If we’re all in a gloomy mood as we close out one year and anxiously wait for another, there is certainly plenty to make us all pretty gloomy indeed at the moment. Read the latest IATA report? Maybe the biggest surprise over American Airlines’ bankruptcy was that it took so long. The FAA chief resigns over a DUI. And the weekend before I wrote this, federal agents in New York actually broke up a drug-smuggling ring orchestrated by baggage handlers at JFK.
But I’ve never been one to put too much faith in automatic progress and, rather, taken a hard-headed approach to the slings and arrows of the world. The most fundamental problems in life have to be managed and contained and can never be entirely eliminated. It also doesn’t mean that things will always get better. And some things are never so bad that they can’t get worse.
But then again, things are never so bad that they cannot contain a liberating element to them. However difficult a problem, there is always something constructive we can do. However bad things seem, there is always some good we can rally around and try our best to see if we can’t get it done.
So when I get together with friends, as I did last weekend over that traditional Yuletide feast of cheeseburgers, French fries and beer, it’s only natural in these times for all of us to throw down our own pity parties and attempt to one-up everyone else.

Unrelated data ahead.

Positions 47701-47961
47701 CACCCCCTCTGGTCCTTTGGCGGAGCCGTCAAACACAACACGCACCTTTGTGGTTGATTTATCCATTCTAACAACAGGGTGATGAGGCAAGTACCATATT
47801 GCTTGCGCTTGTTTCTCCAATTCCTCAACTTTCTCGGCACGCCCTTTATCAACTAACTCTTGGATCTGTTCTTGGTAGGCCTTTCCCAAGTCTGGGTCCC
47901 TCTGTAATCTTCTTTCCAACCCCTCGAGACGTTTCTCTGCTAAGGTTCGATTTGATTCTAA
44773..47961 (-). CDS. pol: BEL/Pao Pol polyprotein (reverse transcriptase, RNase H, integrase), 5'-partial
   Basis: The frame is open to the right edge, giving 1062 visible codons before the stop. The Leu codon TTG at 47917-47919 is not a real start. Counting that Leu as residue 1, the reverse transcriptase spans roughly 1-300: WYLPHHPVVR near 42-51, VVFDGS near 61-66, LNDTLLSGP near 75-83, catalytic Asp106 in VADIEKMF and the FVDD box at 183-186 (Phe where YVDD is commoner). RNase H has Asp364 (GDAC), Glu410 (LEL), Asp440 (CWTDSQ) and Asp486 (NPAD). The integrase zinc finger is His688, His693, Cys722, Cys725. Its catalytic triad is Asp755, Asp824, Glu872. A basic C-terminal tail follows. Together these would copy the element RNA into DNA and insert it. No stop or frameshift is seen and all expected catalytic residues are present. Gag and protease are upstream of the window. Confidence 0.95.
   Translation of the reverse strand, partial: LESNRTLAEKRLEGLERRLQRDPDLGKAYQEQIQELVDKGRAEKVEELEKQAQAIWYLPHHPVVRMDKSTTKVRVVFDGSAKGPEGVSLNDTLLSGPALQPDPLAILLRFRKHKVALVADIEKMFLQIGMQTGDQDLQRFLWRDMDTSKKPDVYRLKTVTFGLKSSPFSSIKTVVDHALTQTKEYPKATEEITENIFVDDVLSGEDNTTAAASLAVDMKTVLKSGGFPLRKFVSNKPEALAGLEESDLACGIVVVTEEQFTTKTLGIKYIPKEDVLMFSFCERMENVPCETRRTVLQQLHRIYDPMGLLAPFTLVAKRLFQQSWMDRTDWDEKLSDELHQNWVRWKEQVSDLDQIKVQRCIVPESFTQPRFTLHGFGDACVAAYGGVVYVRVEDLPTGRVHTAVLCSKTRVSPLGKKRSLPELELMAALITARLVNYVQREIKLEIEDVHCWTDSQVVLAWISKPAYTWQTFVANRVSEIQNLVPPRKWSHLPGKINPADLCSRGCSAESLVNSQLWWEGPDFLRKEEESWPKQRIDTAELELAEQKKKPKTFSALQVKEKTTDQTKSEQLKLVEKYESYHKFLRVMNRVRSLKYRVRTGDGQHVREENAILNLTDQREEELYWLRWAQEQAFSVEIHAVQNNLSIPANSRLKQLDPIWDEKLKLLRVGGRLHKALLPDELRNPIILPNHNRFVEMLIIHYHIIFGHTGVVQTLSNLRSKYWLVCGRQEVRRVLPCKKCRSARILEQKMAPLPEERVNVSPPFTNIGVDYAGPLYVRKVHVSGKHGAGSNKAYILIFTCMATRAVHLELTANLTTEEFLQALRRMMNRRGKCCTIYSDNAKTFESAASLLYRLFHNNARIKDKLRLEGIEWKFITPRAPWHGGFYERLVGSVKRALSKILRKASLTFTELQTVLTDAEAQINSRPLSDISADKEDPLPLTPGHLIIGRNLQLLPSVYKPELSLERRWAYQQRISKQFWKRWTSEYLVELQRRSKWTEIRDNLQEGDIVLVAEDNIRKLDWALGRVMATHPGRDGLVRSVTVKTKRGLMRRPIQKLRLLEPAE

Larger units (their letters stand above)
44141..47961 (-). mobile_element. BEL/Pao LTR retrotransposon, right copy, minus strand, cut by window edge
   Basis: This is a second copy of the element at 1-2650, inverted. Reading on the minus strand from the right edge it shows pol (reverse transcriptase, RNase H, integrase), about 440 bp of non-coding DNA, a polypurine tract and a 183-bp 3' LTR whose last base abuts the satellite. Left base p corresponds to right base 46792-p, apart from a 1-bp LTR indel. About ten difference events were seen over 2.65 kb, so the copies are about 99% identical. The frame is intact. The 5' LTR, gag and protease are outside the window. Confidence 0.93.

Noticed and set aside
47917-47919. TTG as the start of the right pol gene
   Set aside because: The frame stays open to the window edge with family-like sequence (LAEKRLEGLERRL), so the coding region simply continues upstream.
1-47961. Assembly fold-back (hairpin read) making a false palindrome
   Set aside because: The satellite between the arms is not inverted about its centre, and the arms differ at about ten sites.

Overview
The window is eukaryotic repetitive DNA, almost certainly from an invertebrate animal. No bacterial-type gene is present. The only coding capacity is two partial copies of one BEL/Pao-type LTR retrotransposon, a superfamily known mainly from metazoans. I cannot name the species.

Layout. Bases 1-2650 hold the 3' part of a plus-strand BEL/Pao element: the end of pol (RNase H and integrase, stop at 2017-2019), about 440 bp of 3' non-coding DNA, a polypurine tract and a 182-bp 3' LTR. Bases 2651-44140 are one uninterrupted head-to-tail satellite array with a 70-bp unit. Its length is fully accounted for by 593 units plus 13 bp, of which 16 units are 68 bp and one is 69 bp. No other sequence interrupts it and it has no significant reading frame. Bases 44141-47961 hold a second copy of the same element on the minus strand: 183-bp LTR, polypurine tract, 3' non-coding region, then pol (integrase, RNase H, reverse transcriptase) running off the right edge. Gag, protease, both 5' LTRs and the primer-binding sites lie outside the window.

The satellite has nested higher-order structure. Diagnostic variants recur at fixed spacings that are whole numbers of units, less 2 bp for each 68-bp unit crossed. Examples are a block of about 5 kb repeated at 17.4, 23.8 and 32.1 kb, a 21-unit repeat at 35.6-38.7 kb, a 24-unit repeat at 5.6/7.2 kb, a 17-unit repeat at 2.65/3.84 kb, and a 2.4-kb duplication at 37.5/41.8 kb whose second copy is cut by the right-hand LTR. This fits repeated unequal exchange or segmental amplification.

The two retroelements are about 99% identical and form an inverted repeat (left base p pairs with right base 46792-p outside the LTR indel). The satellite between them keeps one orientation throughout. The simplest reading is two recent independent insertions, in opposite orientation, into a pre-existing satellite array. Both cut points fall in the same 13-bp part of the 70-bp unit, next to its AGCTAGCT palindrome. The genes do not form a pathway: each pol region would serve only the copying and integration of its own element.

I wish I could lay claim to being the guy who says this, but it’s the sole woman at our Round Table who will always eventually say, “Yes, but other than that ... ” While not an automatic restorative, it does help you refocus, take stock and make some productive plans. It calls out to your leadership skills no matter if they’re currently buried under pessimism.
Take a look at this month’s cover story, for example, on JetStream Ground Services. Business certainly wasn’t “bad,” but the company definitely had reached a certain level of growth it couldn’t budge past. The owners hired some expertise in these matters that they themselves didn’t have.
A new COO, rather than keeping the numbers close to the vest, shares enough financial data with his general managers to keep them motivated to analyze and control what they can.
Technology provides essentially instantaneous knowledge rather than just a hunch about what’s going on out there on the ramp. An added compensation plan puts some skin in the game for everyone. And a training program for new recruits lets them know what’s expected of them from Day One.
So, but other than “that,” (take your pick), how are you doing? What’s going right? What are your plans for the year ahead? What do you think you want to take on? As always, your editor wants to know.